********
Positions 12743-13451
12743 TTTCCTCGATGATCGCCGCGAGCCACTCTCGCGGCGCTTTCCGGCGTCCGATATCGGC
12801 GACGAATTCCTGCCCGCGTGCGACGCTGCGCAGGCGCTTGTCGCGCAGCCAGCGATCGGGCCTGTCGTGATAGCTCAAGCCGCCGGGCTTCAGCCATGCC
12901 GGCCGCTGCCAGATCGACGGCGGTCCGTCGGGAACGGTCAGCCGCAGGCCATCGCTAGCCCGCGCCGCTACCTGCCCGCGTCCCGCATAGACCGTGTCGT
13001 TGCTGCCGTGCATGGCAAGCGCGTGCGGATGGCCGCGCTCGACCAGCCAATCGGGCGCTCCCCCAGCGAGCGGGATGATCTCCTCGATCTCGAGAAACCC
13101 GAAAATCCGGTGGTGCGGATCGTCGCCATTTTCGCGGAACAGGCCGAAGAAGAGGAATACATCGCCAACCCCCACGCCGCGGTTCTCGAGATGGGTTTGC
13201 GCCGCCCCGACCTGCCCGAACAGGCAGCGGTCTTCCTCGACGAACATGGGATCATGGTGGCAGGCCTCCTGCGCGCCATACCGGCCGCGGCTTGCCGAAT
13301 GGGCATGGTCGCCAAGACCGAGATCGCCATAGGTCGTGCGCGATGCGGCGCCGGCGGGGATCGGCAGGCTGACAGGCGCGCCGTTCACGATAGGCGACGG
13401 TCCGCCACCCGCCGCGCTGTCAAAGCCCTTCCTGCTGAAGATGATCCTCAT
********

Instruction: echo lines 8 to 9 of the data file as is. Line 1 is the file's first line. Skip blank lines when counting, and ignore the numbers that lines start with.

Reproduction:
13301 GGGCATGGTCGCCAAGACCGAGATCGCCATAGGTCGTGCGCGATGCGGCGCCGGCGGGGATCGGCAGGCTGACAGGCGCGCCGTTCACGATAGGCGACGG
13401 TCCGCCACCCGCCGCGCTGTCAAAGCCCTTCCTGCTGAAGATGATCCTCAT